The last time we explained our use of that graphic was Hey Casey! (Number 7). It’s the only thing we could think of to introduce Casey Luskin’s latest entry at the Discoveroids’ blog.
Casey sometimes posts about the “evidence” for the Discoveroids’ “theory” of intelligent design, which they insist is the “best” explanation for the universe, life, and everything. Our most recent post about his doing that was Casey’s Evidence for Intelligent Design. A few years before that we wrote Intelligent Designer or Zeus?, in which we pointed out that Casey’s list of questions doesn’t provide proof, or even evidence, for the existence and alleged activities of the intelligent designer — blessed be he! — because the designer is merely one of many supernatural agents who might be responsible. We said:
[C]laiming that the magic designer is the cause of those things is literally no different from claiming that Zeus caused them. If your Curmudgeon presented a long list of Zeus’ alleged accomplishments, it wouldn’t mean that our list is scientific evidence for the role of Zeus in our world. … [T]he Curmudgeon’s “Zeus theory” is every bit as good as ID. Better, really, because ol’ Zeus had an eye for the ladies. That’s a very good quality in a deity.
And sometimes Casey writes about the alleged “weaknesses” of the theory of evolution — for example, see Discoveroids’ Top Ten Problems with Evolution. In that post we discussed the first three of Casey’s “problems” and easily dismissed them. Today he’s doing it again. That’s to be expected. Recycling clunkers is a time-honored creationist activity.
Casey’s newest effort at the Discoveroids’ creationist blog is Welcome to the Top Ten Scientific Problems with Biological and Chemical Evolution. It begins with this Editor’s Note:
This is Part 1 of a 10-part series based upon Casey Luskin’s chapter, “The Top Ten Scientific Problems with Biological and Chemical Evolution,” in the volume More than Myth, edited by Paul Brown and Robert Stackpole (Chartwell Press, 2014). When the series is complete, the full chapter will be posted online.
Wowie — Casey has contributed a chapter to that book. It must be one of the greatest books ever published! Then he says, with bold font added by us:
“There are no weaknesses in the theory of evolution.” So said Eugenie Scott, the de facto head of the Darwin lobby, while speaking to the media in response to the Texas State Board of Education’s 2009 vote to require students to learn about both the scientific evidence for and against neo-Darwinian evolution.
The “Darwin lobby” — BWAHAHAHAHAHA! Hey, Casey: Who is running around lobbying state legislatures to get them to enact legislation? Is it the science side, or is it the creationists, with their deceptive Academic Freedom bills?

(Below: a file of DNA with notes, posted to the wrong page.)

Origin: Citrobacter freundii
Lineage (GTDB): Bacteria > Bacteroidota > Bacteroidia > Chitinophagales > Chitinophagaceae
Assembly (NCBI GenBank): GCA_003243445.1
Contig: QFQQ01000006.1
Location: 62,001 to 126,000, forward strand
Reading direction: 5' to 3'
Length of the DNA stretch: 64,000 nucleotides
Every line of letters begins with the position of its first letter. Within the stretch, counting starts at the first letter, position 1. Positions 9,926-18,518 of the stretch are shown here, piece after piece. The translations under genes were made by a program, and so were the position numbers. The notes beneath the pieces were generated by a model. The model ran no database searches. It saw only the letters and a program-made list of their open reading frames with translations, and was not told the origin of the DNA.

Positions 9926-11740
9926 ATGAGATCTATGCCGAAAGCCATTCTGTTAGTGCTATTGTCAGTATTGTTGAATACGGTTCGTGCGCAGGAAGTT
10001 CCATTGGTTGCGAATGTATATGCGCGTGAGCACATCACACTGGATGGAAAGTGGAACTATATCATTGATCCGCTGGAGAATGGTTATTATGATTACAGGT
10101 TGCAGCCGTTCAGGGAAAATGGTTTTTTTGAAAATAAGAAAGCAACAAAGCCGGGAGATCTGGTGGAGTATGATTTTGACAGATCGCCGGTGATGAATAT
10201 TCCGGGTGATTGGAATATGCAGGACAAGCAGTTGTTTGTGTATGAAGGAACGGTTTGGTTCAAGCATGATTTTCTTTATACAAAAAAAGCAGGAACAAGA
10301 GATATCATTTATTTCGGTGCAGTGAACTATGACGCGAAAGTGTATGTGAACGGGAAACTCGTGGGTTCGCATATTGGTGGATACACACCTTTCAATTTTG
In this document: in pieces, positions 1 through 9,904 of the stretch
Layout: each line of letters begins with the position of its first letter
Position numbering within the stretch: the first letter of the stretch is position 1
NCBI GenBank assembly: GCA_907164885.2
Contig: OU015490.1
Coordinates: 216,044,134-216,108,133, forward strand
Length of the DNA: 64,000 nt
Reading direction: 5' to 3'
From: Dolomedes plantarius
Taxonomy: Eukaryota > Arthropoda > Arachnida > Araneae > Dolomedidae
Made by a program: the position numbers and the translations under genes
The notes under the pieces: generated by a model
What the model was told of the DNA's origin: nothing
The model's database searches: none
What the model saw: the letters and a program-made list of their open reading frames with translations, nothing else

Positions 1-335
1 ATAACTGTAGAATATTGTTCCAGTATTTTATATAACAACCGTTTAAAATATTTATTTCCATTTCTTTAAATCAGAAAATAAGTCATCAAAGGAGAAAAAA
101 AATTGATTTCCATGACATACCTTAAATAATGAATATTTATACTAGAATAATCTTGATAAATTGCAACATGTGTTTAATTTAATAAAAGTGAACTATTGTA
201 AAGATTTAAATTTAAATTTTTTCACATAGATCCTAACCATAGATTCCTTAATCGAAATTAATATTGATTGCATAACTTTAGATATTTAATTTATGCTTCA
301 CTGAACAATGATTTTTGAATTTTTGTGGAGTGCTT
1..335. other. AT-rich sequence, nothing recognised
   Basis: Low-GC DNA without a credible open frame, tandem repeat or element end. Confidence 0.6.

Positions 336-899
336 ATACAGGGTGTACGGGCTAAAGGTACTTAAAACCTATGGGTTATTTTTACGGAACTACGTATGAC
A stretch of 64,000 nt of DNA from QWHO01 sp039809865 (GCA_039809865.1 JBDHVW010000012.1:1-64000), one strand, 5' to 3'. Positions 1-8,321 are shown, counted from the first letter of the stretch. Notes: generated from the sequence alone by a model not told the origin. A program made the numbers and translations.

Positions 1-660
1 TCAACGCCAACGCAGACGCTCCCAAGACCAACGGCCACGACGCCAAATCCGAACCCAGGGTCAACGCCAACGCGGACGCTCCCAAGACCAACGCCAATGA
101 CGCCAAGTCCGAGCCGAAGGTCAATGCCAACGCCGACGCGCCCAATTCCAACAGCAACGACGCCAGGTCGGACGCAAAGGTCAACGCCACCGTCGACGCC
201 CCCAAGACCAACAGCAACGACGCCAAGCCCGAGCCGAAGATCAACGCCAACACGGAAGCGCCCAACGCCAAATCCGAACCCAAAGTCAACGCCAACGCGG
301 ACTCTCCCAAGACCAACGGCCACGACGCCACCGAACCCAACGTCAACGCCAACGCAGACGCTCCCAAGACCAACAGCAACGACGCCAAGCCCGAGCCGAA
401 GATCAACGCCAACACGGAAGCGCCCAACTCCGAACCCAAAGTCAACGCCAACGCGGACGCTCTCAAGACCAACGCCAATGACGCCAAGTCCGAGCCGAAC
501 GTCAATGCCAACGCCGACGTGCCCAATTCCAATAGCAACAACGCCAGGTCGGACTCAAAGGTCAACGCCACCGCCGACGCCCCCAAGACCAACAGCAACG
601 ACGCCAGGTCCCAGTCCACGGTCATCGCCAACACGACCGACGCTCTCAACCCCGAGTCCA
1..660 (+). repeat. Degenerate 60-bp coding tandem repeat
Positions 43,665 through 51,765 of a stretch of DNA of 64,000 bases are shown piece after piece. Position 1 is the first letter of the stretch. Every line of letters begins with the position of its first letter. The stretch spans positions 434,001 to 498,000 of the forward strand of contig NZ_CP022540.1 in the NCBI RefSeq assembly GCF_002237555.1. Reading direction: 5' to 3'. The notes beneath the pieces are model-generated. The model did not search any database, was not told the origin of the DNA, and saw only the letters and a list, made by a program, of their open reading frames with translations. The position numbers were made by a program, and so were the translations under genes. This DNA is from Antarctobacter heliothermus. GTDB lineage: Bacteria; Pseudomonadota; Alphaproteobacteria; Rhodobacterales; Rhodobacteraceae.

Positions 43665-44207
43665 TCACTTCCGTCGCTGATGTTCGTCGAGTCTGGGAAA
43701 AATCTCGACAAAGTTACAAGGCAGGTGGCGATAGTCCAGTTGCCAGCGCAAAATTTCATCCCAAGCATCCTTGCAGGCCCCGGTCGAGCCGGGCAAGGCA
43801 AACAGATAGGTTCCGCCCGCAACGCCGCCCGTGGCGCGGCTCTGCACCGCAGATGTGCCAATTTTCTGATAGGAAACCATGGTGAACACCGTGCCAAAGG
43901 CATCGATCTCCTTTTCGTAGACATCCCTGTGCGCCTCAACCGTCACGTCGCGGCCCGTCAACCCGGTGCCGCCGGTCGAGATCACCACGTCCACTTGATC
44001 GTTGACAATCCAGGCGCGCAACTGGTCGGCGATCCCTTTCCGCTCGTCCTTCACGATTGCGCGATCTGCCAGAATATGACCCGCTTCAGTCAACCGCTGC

Casey is off to a good start. Then he tells us:
But is it true that there are “no weaknesses” in evolutionary theory? Are those who express doubts about Darwinism displaying courage, or are they fools that want to take us back to the dark ages and era of the flat Earth?
That’s a really tough question. Let’s read on:
Thankfully, it’s very easy to test these questions: all one must do is examine the technical scientific literature and inquire whether there are legitimate scientific challenges to chemical and biological evolution.
The remainder of Casey’s post deals with what he calls: Problem 1: No Viable Mechanism to Generate a Primordial Soup. Fortunately, we don’t need to trouble ourselves with that. It was also his number one problem that we dealt with back in October — see Casey’s Evidence for Intelligent Design, when Casey was hawking the same book that contains his chapter.
Oh — Casey spends a lot of time complaining about the famous Miller-Urey experiment of 1953, which synthesized organic compounds from inorganic precursors. That has nothing to do with Darwin’s theory, but Casey doesn’t care. He’s done the same thing before and we’ve written about it — for example: Casey and the Miller-Urey Experiment, #2.
So there’s nothing new in Casey’s latest post, and the likelihood is that there won’t be anything new in the rest of this promised series. We’ll look at his later posts, but we doubt that we’ll be motivated to write about them. It seems to us that the only reason for this new series is because, although Casey has nothing new to say, he has to do something to earn his salary, so the best he can do is repeat himself.
But his post wasn’t a total loss. It gave us an opportunity to once again use that expressive picture of our cousin, who is clearly signalling his opinion of the Discovery Institute.
Copyright © 2015. The Sensuous Curmudgeon. All rights reserved.